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THE PIXIES: Bossanova

By Katie Havard, 16, Beverly Hills HS

Now that they’ve dragged you back into class, and the shock of a new school year has worn off, the lazy days of summer seem both ancient history and impossibly distant future. If you find the bleak classroom walls closing in, call on the Pixies’ 2003 album, Bossanova. It transports you back into an endless summer of SPF, chlorine, Otter Pops and sleeping until four in the afternoon.

With guitar that flows like a lazy, dreamy river, the song “Ana” is enough to take you back to July. “She’s my fave/ Undressing in the sun/ Return to sea—bye/ Forgetting everyone/ Eleven high/ Ride a wave.” The song “Allison” is reminiscent of a summer fling—dizzyingly intense and head-spinningly short. Something in the drums makes your heart start pounding in your throat. “All Over the World,” “Blown Away” and “Dig for Fire” could be the soundtrack to a trip you took to any number of various beachy locales. They strike up sand-in-your-shoes memories, barbecue and climbing lifeguard towers at night.

The good thing about summer is that everything is hot and slow and unrushed, so even if you went to the beach and there was “Stormy Weather” (track 13) chances are you’d have a good time anyway. “Velouria” sums up this philosophy excellently. “We will wade in the shine of the ever/ We will wade in the tides of the summer/ Every summer/ Every summer.”

Sigh, hit the books and wait it out. Bossanova can be your electric guitar seashell-to-the-ear until June comes around. Check it out, you can hear the ocean.


By Tanya Vazquez, 17, Downtown Magnets HS

Within Temptation’s The Silent Force is a definite must-have in anyone’s collection no matter what your taste is. The Dutch sextet combines Goth, metal and a little bit of 14th Century Renaissance music. That mix goes perfectly with singer Sharon Den Adel’s voice. Den Adel’s voice is similar to Amy Lee, of Evanescence, but it has a higher pitched, angelic feel to it. The background choir gives the music kind of a church feel, unlike most bands which are all about screaming and yelling so loudly that you can’t understand what they are saying.

This CD is filled with songs that express how a person is feeling deep inside, even love songs like “Angels,” “Aquarius” and “See Who I Am.”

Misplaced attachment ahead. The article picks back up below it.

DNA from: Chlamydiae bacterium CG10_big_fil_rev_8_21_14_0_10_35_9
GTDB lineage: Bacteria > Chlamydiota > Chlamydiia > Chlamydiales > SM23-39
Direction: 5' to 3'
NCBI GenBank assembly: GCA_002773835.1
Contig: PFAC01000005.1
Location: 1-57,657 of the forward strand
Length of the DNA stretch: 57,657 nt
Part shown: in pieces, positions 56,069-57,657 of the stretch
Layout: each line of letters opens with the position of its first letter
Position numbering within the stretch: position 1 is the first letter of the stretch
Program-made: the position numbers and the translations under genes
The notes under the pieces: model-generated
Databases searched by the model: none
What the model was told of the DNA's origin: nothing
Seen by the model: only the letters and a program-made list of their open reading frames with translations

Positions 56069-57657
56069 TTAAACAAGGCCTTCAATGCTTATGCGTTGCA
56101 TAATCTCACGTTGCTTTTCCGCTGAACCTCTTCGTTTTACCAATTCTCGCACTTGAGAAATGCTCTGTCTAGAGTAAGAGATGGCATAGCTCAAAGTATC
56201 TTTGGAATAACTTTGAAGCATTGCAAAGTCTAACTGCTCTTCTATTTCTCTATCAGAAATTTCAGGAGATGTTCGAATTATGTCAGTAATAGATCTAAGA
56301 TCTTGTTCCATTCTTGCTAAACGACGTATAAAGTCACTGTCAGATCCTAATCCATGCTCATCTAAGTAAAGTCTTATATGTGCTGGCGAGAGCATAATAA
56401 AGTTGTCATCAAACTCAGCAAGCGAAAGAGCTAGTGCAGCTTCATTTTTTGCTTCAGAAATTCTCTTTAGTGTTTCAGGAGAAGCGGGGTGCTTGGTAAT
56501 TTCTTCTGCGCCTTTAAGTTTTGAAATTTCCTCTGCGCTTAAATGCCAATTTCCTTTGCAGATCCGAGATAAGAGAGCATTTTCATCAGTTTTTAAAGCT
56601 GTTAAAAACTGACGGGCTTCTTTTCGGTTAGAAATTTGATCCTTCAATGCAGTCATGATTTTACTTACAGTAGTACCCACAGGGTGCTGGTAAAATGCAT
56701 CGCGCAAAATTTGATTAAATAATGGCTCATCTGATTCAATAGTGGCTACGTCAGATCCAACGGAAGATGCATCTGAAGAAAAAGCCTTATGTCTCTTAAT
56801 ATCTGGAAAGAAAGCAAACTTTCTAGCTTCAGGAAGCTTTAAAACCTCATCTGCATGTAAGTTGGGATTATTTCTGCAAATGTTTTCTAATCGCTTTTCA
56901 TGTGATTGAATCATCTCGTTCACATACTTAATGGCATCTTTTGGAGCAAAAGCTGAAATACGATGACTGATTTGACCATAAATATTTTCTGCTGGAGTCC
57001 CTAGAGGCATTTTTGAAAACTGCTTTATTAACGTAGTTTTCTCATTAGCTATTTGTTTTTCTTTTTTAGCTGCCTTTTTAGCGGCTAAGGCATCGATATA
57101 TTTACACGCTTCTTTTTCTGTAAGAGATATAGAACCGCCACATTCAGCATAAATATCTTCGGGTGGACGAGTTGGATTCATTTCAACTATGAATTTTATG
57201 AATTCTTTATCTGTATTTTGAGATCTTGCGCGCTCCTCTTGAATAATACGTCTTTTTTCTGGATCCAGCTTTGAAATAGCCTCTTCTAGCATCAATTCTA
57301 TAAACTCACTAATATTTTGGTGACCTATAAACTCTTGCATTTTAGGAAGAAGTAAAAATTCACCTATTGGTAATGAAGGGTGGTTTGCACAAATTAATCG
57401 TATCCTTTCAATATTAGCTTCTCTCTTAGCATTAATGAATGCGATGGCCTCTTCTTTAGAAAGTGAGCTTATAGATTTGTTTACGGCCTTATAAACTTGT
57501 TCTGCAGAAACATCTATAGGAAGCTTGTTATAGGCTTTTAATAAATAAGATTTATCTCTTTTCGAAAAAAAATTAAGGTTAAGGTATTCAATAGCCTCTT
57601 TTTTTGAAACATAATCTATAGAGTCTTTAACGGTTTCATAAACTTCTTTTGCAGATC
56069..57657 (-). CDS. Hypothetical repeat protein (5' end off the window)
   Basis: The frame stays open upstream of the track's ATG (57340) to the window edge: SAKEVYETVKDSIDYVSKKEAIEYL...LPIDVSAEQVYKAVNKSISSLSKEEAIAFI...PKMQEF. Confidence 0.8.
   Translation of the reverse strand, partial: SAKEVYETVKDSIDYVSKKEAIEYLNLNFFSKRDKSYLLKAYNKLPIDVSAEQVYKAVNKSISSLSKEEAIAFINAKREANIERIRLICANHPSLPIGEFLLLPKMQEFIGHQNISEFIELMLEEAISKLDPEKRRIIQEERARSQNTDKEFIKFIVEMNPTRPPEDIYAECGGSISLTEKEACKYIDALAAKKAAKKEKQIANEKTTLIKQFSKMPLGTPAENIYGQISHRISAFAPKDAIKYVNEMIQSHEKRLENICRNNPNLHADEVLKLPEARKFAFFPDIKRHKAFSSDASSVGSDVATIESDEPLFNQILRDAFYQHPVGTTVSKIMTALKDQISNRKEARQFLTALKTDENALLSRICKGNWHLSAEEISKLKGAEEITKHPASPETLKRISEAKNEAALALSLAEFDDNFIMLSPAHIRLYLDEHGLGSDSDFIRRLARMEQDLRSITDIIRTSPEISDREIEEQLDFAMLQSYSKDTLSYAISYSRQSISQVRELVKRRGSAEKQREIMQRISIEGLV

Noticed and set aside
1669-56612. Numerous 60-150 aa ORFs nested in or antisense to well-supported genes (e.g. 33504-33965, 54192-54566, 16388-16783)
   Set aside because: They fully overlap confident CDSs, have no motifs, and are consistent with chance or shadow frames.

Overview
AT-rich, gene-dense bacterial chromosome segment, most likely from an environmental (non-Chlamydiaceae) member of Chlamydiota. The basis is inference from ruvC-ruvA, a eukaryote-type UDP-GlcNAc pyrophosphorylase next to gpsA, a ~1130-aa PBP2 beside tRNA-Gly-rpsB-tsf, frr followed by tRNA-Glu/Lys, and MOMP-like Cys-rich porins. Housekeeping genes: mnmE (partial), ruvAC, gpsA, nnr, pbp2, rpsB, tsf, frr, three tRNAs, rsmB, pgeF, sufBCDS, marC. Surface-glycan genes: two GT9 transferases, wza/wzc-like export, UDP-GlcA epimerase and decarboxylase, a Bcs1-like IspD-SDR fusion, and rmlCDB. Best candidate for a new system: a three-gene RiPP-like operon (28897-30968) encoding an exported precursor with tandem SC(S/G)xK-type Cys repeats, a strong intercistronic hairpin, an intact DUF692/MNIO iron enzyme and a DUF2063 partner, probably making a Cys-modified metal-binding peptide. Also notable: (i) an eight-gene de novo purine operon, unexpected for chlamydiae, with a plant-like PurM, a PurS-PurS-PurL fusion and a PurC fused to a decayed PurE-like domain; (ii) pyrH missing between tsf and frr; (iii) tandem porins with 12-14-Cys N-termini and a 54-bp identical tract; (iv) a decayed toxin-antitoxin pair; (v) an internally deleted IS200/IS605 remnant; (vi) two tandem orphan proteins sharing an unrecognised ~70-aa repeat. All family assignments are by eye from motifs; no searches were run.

The single “Stand My Ground,” which was a hit in Europe, makes the album shine. Lyrics like, “Stand my ground, I won’t give in/ No more denying, I’ve got to face it/ Won’t close my eyes and hide the truth inside/ If I don’t make it, someone else will/ Stand my ground,” make the listener feel like they are a part of the song because they can relate.

When I listen to these lyrics, it reminds me of all those challenges that I’ve had to face. Den Adel’s voice and lyrics bring out what you couldn’t say yourself into words, expressing the way you feel perfectly. It makes me feel very triumphant, like I overcame it all.

BRUNO COULAIS: Les Choristes (The Chorus) Soundtrack

By Chris Lee, 16, Walnut HS

If you hate the classical music your dad turns on in the car, you might like something more contemporary. The soundtrack to Les Choristes (The Chorus) is a good example of nontraditional classical music that is appealing even to a KROQ junkie like me.

Les Choristes is a 2004 movie about a music teacher who touches the lives of troubled kids at a boarding school in post-World War II France. The soundtrack isn’t hardcore choral or symphonic music; rather, it’s a contemporary combination of the two, creating a gentle, unique melody. I don’t understand a word of French, but there’s no need to learn. Music translates and I can appreciate captivating music.

Bruno Coulais’s music paints a classical landscape; an oboe roaming in solitude, interrupted by a dancing piano, contrasted by the bold lyrics of a boys’ chorus and accompanied by soothing strings.

“Vois sur ton Chemin” (Look to Your Path), my favorite song, is the theme from the movie and it summarizes all the movie’s suspense and emotions. At first, the simplicity of the song seems unimpressive, but underneath, complementary tenor and soprano lines produce richness and complexity. Unlike club songs where a heavy bass sets the rhythmic beat, the chorus sets the rhythmic syncopation, which lets the orchestra guide the melody to a peaceful glide.

Discovering new music opens ears to a new world, and this soundtrack took mine to a chateau in pastoral France.